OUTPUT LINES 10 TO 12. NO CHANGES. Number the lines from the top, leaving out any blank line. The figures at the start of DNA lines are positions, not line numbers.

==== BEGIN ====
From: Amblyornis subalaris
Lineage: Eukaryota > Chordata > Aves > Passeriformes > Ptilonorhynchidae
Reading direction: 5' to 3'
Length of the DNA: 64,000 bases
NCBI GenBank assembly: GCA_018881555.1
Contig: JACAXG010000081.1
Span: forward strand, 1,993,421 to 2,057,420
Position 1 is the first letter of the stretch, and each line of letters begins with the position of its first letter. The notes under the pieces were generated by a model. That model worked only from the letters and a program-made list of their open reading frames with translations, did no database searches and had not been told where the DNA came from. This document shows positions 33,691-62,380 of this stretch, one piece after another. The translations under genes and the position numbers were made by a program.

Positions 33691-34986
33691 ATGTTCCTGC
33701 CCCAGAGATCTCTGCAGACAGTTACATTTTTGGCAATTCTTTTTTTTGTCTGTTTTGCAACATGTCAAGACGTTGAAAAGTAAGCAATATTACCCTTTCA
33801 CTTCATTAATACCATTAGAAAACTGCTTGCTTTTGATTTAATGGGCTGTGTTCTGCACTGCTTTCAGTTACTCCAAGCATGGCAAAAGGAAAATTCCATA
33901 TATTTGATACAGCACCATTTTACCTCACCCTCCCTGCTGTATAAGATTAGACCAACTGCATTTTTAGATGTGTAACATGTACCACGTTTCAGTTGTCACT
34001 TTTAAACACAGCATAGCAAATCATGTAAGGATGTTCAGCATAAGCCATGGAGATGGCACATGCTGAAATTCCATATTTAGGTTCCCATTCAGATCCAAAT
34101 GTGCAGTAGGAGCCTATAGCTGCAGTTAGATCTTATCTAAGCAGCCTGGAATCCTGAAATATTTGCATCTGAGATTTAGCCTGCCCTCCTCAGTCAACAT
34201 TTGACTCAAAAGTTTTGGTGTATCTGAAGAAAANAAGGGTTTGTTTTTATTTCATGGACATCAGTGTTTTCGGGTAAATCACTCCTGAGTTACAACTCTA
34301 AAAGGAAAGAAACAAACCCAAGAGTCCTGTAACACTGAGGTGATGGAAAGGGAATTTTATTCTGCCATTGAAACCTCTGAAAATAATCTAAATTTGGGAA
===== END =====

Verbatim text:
33691 ATGTTCCTGC
33701 CCCAGAGATCTCTGCAGACAGTTACATTTTTGGCAATTCTTTTTTTTGTCTGTTTTGCAACATGTCAAGACGTTGAAAAGTAAGCAATATTACCCTTTCA
33801 CTTCATTAATACCATTAGAAAACTGCTTGCTTTTGATTTAATGGGCTGTGTTCTGCACTGCTTTCAGTTACTCCAAGCATGGCAAAAGGAAAATTCCATA